Eileen Caiger Gray reviews Barber Shop Chronicles at Crucible Theatre, Sheffield (May 22nd 2019)
With superb acting, super-superb stagecraft and an overall atmosphere of sunny joy, Barber Shop Chronicles bowls over audiences everywhere. As Inua Ellams’ play takes us on its buoyant, cleverly crafted journey, the script is heaped with hilarity, dotted with touching tragedy and has a hundred thoughtful, insightful things to say.
Seeing barbers’ shops the world over as special spaces where diverse men come together and often speak more freely than anywhere else, Ellams went off from London’s Little Lagos (Peckham) to do research and recordings in South Africa, Kenya, Uganda, Nigeria and Ghana. Now his play takes the audience, too, on that very journey to hear the banter, gossip, jokes, advice, intimate confessions, threats, arguments, anecdotes and slices of personal life that burst from thirty vibrant, very real characters, played by a dozen amazingly talented actors.
The atmosphere created by Rae Smith’s stage design is so spot-on it sets the audience right inside these barbers’ shops that sit in humble glory on the thrust stage. On high, the profusion of looping, straggling, dangling cables that spread from rough wooden poles like a giant spider’s web evoke perfectly these poorer locations, as do the lonely ceiling fan and the host of various hand-made shop signs. On the stone floor, the assorted tatty chairs, old generator and radio, small mattress and battered cupboards, cluttered with jumble, can all be reconfigured in a busy flash.
As scenes travel back and forth between the six locations and cultures, clever links and connections build via a running joke about a fly, the globalising influence of a big football match and of London itself, and the universal problems of personal relationships. As an outstanding bonus, each and every one of the many scene changes is made into a dynamic, uplifting entertainment all in its own right. As a large wire globe turns, the new destination lights up and the spider’s web cables glow magical silver or gold, or in beautiful multi-coloured illumination. Beneath, the actors break into fabulous renditions of appropriate native chants or songs as they dance the props here, there and everywhere in amazing choreographies of movement. Costume changes, too, are rapid, frequent and flawless, outfits appearing in infinite varieties of flamboyant or disheveled diversity, with jumble-sale capes a-plenty to be swirled. Some actors play 2, 3 or more characters, each as real and as magically engaging as his last, changing accents (so hone your ears!) along with clothes and demeanor and interacting in varying numbers as characters come and go in the busy shops or sit waiting around in them.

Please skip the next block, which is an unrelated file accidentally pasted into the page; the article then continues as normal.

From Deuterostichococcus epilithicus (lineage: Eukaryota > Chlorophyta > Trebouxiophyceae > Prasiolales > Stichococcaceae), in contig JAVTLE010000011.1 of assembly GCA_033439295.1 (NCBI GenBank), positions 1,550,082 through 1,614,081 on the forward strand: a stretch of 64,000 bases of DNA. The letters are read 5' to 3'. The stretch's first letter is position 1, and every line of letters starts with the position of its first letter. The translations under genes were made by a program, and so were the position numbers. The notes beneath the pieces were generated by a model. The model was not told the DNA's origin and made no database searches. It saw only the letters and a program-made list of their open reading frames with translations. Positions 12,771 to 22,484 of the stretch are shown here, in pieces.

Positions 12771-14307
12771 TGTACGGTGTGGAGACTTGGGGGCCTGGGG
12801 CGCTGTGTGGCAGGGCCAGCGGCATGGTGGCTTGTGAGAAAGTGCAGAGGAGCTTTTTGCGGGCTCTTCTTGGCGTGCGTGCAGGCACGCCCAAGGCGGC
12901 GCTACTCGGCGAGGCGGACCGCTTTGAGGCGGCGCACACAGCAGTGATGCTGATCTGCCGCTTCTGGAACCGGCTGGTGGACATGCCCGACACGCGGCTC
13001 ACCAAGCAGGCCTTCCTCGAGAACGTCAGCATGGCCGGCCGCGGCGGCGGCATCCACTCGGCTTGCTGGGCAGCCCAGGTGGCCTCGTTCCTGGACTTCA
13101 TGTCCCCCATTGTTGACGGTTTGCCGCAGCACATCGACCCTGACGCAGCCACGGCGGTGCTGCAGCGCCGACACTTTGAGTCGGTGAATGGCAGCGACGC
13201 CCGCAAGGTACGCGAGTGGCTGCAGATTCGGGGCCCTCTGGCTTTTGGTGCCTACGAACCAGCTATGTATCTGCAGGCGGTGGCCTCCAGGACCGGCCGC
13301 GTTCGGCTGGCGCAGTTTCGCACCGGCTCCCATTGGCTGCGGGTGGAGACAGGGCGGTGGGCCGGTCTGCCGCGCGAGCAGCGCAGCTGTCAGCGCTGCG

Even before the show proper begins, the actors create a party atmosphere, dancing joyfully to loud music and inviting audience members to step right in for a “haircut”. But over the 105 minutes, interspersed with the comedy and merriment, intriguing personal stories of heartache gradually evolve. Views crop up, too, from refreshing new angles, as characters, sometimes biased, troubled or bitter, discuss past and present relationships between blacks and whites, between men and women, or fathers and sons, or argue on other universal themes like money, identity and politics – Mugabe, Nelson and Winnie Mandela, the decline of Nigerian Pidgin, whether offence or pride should be taken in certain words.
Energetic, joyous, polished and meaningful, this co-production by Fuel, National Theatre and Leeds Playhouse is truly exhilarating.
Barber Shop Chronicles will also run at The Roundhouse, Birmingham, Liverpool, Oxford, Inverness, Edinburgh, Southampton and Leeds.